Farmer producer company successfully implements farm-to-home model during lockdown

Nikhila Shastry and Sharmishtha Bose May 25, 2020 Chikkaballapur, Karnataka

Connecting farmers who had surplus produce with consumers who lacked access to vegetables and fruits, a farmer-producer company in Karnataka bridges the gap, benefiting both

Amidst uncertainties and restriction on transportation of persons and farm produce owing to COVID-19 lockdown, on the one hand farmers had surplus produce and on the other hand, consumers had zero or limited access to fresh vegetables.

This situation has been witnessed across the country for almost two months now. However, there are many ongoing efforts among farmers and their organisations that attempt to forge a partnership and bridge this gap.

Mokshagundam Vishweshwarayya Farmer Producer Company Limited (MVFPCL) is in the town of Bagepalli in Chikkaballapur district, at a distance of 100 km from Bengaluru. MVFPCL has 903 farmer-shareholders from 45 villages, comprising 587 men and 316 women.

Incorporated in 2016, MVFPCL has been involved in the marketing of agri-inputs such as fertilisers, seeds, cattle feed and organic growth promoters to the farmers by setting up farmer producer organisation (FPO) outlets in the villages.

MVFPCL has been supplying fruits and vegetables to established modern retailers and well-known e-commerce players in Bengaluru. During the lockdown, MVFPCL helped farmers and customers connect by purchasing fruits and vegetables from 40 farmers and selling 5 tonnes of produce to 200 consumers in April.

Bridging the gap

Vrutti Livelihood Impact Partners and Fuzhio, an impact product marketing firm that promotes impact products directly to customers on behalf of small farmers and vulnerable groups, helped MVFPCL develop market linkages during the lockdown.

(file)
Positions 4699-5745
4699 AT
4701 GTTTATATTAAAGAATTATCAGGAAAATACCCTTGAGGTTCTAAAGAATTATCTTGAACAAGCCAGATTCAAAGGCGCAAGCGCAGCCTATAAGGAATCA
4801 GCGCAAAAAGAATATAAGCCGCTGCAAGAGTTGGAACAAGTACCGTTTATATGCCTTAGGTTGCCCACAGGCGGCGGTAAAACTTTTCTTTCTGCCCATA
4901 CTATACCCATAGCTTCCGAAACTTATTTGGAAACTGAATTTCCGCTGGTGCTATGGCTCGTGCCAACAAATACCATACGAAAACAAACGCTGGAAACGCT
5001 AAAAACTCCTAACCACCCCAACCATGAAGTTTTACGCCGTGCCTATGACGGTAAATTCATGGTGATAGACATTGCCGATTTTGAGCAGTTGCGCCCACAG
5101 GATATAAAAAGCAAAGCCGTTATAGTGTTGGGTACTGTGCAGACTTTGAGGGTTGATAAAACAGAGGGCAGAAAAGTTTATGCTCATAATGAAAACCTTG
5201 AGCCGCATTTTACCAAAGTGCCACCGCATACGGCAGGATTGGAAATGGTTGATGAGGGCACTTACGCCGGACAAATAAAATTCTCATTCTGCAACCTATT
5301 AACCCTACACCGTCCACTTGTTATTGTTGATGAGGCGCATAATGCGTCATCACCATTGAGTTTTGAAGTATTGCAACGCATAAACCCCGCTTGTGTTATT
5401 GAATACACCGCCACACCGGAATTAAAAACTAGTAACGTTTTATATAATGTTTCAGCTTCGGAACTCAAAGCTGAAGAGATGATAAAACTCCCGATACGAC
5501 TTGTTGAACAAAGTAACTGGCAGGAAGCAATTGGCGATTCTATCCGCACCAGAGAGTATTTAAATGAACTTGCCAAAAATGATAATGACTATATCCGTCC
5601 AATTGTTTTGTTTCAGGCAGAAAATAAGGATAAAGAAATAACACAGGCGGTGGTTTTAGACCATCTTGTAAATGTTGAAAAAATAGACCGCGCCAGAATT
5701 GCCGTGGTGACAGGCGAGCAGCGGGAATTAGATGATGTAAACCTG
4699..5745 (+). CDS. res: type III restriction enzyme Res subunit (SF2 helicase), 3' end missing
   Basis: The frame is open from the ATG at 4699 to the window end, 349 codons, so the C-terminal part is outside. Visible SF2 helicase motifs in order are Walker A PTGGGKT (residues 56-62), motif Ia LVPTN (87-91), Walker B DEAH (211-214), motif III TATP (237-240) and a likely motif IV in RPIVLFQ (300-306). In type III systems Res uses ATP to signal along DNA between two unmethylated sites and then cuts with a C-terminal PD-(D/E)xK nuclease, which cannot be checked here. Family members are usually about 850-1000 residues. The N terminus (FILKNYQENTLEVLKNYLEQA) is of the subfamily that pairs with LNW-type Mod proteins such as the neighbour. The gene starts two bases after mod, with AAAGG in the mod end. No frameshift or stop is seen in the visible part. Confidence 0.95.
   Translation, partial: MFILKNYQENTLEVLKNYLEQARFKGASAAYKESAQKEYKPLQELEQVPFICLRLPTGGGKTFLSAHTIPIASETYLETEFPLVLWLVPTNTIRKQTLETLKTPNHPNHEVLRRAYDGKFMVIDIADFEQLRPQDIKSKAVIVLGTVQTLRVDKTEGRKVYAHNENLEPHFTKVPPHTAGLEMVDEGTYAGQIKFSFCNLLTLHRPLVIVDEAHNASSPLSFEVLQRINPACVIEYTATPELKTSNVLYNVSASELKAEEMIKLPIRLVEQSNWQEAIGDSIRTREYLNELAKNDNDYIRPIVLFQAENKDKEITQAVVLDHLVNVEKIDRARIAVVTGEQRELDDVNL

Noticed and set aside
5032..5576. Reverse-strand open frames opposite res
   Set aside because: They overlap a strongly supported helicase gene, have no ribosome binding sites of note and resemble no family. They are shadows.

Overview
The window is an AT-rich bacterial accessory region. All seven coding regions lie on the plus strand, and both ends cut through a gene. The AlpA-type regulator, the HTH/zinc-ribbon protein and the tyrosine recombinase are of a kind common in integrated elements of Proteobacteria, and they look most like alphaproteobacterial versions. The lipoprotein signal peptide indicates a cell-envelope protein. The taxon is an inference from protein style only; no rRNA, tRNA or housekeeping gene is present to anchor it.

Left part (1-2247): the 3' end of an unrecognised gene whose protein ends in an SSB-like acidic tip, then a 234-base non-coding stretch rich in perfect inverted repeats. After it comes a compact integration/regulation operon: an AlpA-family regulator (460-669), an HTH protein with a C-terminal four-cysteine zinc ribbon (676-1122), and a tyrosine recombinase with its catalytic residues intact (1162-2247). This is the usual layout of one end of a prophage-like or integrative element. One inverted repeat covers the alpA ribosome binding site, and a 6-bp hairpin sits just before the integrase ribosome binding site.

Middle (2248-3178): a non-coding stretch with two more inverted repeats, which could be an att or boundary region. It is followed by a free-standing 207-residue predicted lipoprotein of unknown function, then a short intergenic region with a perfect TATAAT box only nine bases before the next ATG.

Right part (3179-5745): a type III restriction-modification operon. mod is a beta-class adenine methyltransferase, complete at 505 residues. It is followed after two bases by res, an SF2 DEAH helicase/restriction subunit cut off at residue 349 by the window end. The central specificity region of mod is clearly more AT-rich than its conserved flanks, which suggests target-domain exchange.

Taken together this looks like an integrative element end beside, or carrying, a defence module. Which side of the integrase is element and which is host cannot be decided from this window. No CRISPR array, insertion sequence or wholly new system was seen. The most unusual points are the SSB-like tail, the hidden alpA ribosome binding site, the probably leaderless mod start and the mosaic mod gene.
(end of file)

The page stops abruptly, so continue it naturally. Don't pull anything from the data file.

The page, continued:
Sale of fruits and vegetables in progress facilitated by Vrutti team members while following precautionary measures and social distancing norms (Photo courtesy: Vrutti)

The directors and CEO of MVFPCL were quick to gauge the impact of the lockdown on their farmers. They approached Vrutti for advice. Chandrashekarappa, director of Fuzhio, saw an opportunity to supply fresh fruits and vegetables to gated communities in the city.

The stakeholders met immediately and decided to procure produce from the farmers of MVFPCL. The staff of the producer company was able to leverage the Fuzhio and Vrutti teams’ extensive network among the residents of these gated communities.

Lockdown formalities

On March 30, a group comprising all the stakeholders was formed on a mobile messaging app. Fuzhio distributed a spreadsheet to residents’ associations of gated communities. Residents used the form to book orders and prepare lists of requirements for each day.

Fuzhio assessed the demand by consolidating data by location, apartment and quantity, and sent the same to the project staff of Vrutti and the staff of MVFPCL at Bagepalli. Since Vrutti staff had a presence in the field locations and a good rapport with the farmers, the operations quickly picked up.

The field team approached the local police station to get a vehicle pass; they also approached officials of the horticulture department, as their written consent was needed for MVFPCL to supply fresh fruits and vegetables to the city. Similarly, in the city, resident associations had to produce letters.

By connecting directly with consumers, the producer company helped many farmers sell their produce during the lockdown (Photo courtesy: Vrutti)

There was a significant reduction in transportation costs as MVFPCL has its own vehicle. They hired a driver and a few workers to assist during the operations. Everyone practised social distancing and wore masks and gloves during sorting, grading and delivery.